Featured Research

from universities, journals, and other organizations

Older People More Successful Than Younger In Quitting Smoking

Date:
March 19, 2006
Source:
Duke University Medical Center
Summary:
Older women appear to quit smoking and stay off cigarettes in higher numbers than men in their age group, and older men and women are more likely to quit if they have recently received a diagnosis of cancer, according to researchers at Duke University Medical Center.

Older women appear to quit smoking and stay off cigarettes in higher numbers than men in their age group, and older men and women are more likely to quit if they have recently received a diagnosis of cancer, according to researchers at Duke University Medical Center.

The study results also showed that older people are far more likely to successfully quit smoking than has been indicated in other studies of smoking cessation in younger people. The researchers said that such findings hint that the reasons older people give up smoking might be quite different than those of younger people, although their study was not designed to elicit such motives.

"The patterns of smoking cessation in older people are quite different than previous research has shown with regard to smoking cessation in younger populations," said Heather Whitson, MD, a geriatrics fellow at Duke's Center for the Study of Aging. "More research is needed, but with greater understanding of motivations for quitting in later life, better cessation programs could be developed for this population. This would be particularly true if we could determine quality of life benefits and longevity for older people who quit."

The study findings appear in the March 2006 edition of the Journal of the American Geriatrics Society. The research was supported by Duke's division of geriatrics.

Whitson's team sought to learn whether the factors that best predict smoking cessation in younger smokers would also be associated with smoking cessation in older people.

The team selected a group of 573 elderly smokers from the North Carolina Established Populations for Epidemiologic Studies of the Elderly (EPESE) database, and reviewed those participants according to their reported smoking habits for a maximum period of ten years.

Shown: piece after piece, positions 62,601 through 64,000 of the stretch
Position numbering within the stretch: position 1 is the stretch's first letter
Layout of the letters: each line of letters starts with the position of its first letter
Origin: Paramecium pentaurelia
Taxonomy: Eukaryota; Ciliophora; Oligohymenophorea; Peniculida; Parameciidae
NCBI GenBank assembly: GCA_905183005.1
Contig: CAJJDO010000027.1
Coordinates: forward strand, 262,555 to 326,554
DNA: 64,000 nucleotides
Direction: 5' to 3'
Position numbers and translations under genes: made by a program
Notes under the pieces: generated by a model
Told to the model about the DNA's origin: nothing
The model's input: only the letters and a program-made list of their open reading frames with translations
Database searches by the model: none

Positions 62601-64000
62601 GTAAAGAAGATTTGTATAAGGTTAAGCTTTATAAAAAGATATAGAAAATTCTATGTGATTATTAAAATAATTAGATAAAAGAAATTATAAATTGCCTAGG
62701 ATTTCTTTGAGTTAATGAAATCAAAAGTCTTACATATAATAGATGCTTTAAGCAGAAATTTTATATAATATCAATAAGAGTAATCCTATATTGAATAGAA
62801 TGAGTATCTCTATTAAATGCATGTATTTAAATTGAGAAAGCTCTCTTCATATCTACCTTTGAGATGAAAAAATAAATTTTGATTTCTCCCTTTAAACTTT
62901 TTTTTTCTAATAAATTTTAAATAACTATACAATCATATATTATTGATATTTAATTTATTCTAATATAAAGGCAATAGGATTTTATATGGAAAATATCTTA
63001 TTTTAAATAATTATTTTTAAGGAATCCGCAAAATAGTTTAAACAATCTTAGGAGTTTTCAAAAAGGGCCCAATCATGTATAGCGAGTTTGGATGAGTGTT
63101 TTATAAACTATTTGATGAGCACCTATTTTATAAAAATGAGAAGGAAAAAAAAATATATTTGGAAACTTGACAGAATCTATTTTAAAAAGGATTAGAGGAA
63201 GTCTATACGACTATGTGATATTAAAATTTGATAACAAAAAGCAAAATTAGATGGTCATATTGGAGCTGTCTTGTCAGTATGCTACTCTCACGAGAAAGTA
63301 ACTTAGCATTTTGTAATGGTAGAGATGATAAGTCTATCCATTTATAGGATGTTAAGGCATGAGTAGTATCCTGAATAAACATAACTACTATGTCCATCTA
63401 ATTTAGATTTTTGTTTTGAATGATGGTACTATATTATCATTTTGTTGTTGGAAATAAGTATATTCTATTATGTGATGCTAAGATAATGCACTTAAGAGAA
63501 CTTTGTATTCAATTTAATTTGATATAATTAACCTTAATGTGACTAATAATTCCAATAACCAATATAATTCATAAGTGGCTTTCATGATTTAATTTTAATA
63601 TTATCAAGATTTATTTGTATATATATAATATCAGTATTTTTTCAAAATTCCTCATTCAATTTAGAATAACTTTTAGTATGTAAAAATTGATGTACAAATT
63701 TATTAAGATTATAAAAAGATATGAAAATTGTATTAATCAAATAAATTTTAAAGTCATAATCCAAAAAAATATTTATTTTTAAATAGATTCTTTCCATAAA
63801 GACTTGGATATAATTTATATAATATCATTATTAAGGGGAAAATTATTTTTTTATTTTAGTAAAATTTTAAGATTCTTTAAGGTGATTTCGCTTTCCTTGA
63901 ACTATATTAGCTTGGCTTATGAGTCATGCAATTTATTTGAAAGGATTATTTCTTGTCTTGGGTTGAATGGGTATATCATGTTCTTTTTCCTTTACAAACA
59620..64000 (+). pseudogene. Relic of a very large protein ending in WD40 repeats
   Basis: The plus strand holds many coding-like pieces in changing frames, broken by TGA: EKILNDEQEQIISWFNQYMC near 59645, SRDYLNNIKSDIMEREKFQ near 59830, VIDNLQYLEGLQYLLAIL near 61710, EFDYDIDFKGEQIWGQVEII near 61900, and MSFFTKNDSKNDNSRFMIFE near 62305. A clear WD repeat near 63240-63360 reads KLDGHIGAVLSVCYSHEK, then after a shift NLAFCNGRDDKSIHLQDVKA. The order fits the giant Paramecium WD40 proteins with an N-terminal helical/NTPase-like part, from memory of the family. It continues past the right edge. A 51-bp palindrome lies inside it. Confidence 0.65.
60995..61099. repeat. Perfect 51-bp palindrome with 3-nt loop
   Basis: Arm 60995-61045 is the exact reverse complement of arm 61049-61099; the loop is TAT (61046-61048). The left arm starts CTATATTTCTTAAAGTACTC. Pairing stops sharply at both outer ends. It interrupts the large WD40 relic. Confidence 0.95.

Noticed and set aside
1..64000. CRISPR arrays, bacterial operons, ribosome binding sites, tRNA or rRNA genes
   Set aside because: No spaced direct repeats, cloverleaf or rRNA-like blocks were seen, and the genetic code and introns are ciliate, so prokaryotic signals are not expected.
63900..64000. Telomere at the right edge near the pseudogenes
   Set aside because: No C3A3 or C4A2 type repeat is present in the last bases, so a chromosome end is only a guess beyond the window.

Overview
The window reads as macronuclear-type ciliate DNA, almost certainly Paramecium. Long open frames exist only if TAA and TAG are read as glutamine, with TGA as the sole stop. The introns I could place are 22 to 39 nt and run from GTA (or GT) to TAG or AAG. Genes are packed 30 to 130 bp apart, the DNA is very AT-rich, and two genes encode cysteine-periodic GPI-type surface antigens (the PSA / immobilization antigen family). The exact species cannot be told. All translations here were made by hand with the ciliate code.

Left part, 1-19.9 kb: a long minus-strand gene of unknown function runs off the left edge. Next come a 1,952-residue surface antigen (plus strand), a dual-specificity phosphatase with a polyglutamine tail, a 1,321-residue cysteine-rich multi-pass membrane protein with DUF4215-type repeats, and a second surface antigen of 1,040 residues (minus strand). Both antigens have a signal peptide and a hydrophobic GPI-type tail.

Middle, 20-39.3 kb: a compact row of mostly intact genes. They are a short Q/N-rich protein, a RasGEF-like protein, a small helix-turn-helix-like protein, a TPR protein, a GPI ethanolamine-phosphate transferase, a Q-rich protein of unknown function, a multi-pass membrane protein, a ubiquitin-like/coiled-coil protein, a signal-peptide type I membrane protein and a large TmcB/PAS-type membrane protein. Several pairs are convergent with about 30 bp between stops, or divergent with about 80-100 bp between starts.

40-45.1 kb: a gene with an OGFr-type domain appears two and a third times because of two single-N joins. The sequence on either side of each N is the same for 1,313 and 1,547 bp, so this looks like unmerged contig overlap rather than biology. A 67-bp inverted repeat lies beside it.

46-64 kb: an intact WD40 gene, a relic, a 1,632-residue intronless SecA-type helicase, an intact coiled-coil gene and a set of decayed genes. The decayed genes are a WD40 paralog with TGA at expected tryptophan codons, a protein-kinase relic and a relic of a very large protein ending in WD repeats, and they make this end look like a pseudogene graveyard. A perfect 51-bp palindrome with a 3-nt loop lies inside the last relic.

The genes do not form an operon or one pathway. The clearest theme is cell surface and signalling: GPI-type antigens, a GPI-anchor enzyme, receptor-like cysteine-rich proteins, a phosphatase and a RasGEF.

The North Carolina EPESE database is a collaborative, prospective study that was funded by the National Institute on Aging. The database includes epidemiologic information on 4,162 racially and socioeconomically diverse older people living in a contiguous five-county area in central North Carolina. Participants' health information was collected over a period of ten years, from 1986 to 1996.

To be included in this current study, the EPESE participants had to have been regular smokers upon enrollment in EPESE and to have survived at least three years from the point of enrollment. Based upon their smoking behaviors at follow-up interviews for the EPESE study, the 573 observational study participants were categorized as "quitters" (100 participants) or "nonquitters" (473 participants).

The researchers found that female elderly participants were more likely to quit smoking than men in their age group. Additionally, participants who quit smoking were more likely to have received a serious health diagnosis, such as cancer or heart disease, although the measurement did not achieve statistical significance, the researchers said.

The majority of older people who quit smoking during the first three years of the study remained quitters until the time of their death or at least until the end of the EPESE study period -- at which time, the health tracking period ended.

Of those who quit smoking by the first follow-up session, only 16 percent returned to smoking, which contrasts sharply with previous smoking cessation research that has shown 35 to 45 percent recidivism rates in younger populations within two years of quitting.

The researchers acknowledge that the low recidivism rate in the elderly could, in part, be due to higher mortality rates, but that it could also reflect a fundamental difference in smokers who change their habits at an advanced age, they said.